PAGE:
Nebraska Tattoo Laws in 2023 (Age, Fines & More)

Nebraska has so much to offer that it’s no wonder it’s appreciated by people who live there and tourists alike.

The state’s natural beauty, history, and cultural heritage all make it a great place to visit. And when you’re ready to show your love for Nebraska through body art, there are plenty of talented tattoo artists in the state to choose from.

However, before you can get inked up, it’s important to know the tattoo laws in Nebraska.

If you’ve been considering getting a tattoo in the state or maybe starting work as a tattoo artist, stick with us for a few minutes as we dive into the latest tattoo policies in the Cornhusker State.

Nebraska Tattoo Laws & Regulations

Nebraska isn’t any different from other states in the US in the sense that it has a set of rules for both clients and artists. The only exception is Maryland which doesn’t regulate body art at the state level.

The rules and regulations are put in place to ensure the safety of both the customer and the artist.

Let’s look into both sections now.

Laws for Clients

As far as the regulations for customers are concerned, most of them relate to the minimum age requirement.

Some states (eg. Georgia) also have restrictions on the placement of the tattoo but Nebraska doesn’t seem to have any of those.

The sole rule for customers in Nebraska is that they must be 18 years old or older to get a tattoo.

But are there exceptions? Can you get a tattoo at 16 in Nebraska?

The only way to get around this rule is if you have written parental consent from your parent or legal guardian. Unlike in some other states with stricter rules on the matter, the said caretaker isn’t required to be present during the session.

The above information plus the fact that some states completely prohibit tattooing minors (eg. Iowa or Illinois) means Nebraska’s stance on tattoos is relatively lenient.

Laws for Artists

One of the most important laws and responsibilities for artists is that it’s their duty to ensure that the client is of legal age. In case the law is breached in this regard, the artist may face charges even if the minor had fake identification.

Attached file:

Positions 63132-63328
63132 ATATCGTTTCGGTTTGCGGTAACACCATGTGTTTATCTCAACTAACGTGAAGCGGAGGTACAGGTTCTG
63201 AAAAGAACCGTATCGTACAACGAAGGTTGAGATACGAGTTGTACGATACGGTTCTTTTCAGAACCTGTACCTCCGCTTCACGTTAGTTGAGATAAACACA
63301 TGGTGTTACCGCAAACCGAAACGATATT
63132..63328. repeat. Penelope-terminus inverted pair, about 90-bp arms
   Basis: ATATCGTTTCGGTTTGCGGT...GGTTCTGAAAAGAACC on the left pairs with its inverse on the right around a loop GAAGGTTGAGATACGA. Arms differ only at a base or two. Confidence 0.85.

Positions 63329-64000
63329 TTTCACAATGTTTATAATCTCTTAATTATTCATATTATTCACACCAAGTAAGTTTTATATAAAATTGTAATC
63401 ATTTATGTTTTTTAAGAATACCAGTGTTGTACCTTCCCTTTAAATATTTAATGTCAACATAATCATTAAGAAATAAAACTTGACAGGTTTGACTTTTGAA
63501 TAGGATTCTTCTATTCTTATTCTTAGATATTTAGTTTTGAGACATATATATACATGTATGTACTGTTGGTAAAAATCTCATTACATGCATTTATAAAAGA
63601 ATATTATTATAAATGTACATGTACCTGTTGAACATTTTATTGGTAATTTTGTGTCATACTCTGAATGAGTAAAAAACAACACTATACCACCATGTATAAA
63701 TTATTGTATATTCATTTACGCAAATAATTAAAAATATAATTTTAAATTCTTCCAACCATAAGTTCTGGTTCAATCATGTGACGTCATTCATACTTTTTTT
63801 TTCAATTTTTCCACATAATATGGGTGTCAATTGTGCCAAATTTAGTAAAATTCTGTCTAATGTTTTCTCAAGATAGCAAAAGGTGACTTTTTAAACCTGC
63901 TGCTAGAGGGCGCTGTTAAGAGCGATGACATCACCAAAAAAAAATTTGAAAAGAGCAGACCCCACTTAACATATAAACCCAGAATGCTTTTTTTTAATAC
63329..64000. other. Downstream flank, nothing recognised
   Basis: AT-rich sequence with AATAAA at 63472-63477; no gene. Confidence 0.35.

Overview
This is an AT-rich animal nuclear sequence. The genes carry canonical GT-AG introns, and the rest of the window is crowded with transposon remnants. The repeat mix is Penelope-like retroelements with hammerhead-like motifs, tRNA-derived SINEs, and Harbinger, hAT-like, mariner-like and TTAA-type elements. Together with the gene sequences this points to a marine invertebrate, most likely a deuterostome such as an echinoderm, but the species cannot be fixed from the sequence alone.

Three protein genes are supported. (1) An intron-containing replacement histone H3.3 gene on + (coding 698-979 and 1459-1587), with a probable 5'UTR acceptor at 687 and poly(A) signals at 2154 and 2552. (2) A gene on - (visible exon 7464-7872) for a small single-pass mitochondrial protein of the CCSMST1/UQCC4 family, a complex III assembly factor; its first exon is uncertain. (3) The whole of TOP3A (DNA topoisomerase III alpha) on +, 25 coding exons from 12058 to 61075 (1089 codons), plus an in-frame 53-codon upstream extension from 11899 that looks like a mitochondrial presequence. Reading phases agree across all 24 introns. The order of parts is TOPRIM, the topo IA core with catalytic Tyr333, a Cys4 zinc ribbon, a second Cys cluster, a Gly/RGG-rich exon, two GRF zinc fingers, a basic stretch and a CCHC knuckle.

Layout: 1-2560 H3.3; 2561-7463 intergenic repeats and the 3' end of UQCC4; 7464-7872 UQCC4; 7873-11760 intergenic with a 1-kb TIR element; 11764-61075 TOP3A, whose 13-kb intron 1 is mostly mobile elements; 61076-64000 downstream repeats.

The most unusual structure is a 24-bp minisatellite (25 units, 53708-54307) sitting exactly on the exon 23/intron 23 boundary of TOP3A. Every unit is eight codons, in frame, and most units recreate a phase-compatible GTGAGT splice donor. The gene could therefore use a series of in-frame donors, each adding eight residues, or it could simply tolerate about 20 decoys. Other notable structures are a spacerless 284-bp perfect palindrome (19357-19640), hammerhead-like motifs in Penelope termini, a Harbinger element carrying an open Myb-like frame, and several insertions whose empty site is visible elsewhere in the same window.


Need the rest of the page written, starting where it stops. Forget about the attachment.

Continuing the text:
This is why it’s always a good idea for artists to err on the side of caution and always ask for identification even if the person looks over 18. A penalty might come in a form of a fine (up to $500) or even a short jail sentence. Not really worth the gamble, is it?

Other regulations for artists mostly concern hygiene and sterilization as these are the areas that can lead to infections and other health issues.

The state of Nebraska requires all artists to:

  • Use new, sterile needles for each client
  • Use new, disposable razors for each shave
  • Sterilize all non-disposable equipment
  • Keep the work area clean and free of debris

This is to protect both the artist and the customer from any potential infection or disease that could be transmitted through unclean needles.

The other significant rule for tattoo artists in Nebraska is that they must have a valid body art license issued by the state. The same requirement applies, naturally, to all tattoo parlors. The so-called freelancing tattooing from homes and other unlicensed premises is a big no-no.

Working as an artist in Nebraska, you also have some rights obviously. Declining tattoos that are racist, gang-related, or offensive in any other way is your constitutional right and no one can force you to do such a thing.

The same goes for tattooing minors – you can refuse to do it even if the person has parental consent as it’s your right to choose who you work with.


As you can see, the tattoo laws and regulations in Nebraska are pretty straightforward. There aren’t any weird rules or anything that would make getting a tattoo in the state more complicated than it needs to be.

Of course, if you’re planning on becoming a tattoo artist, you need to get familiar with all the rules and regulations we’ve mentioned in this article. Other than that, just follow common sense and you should be good to go!

All the information included in the article is based on official sources: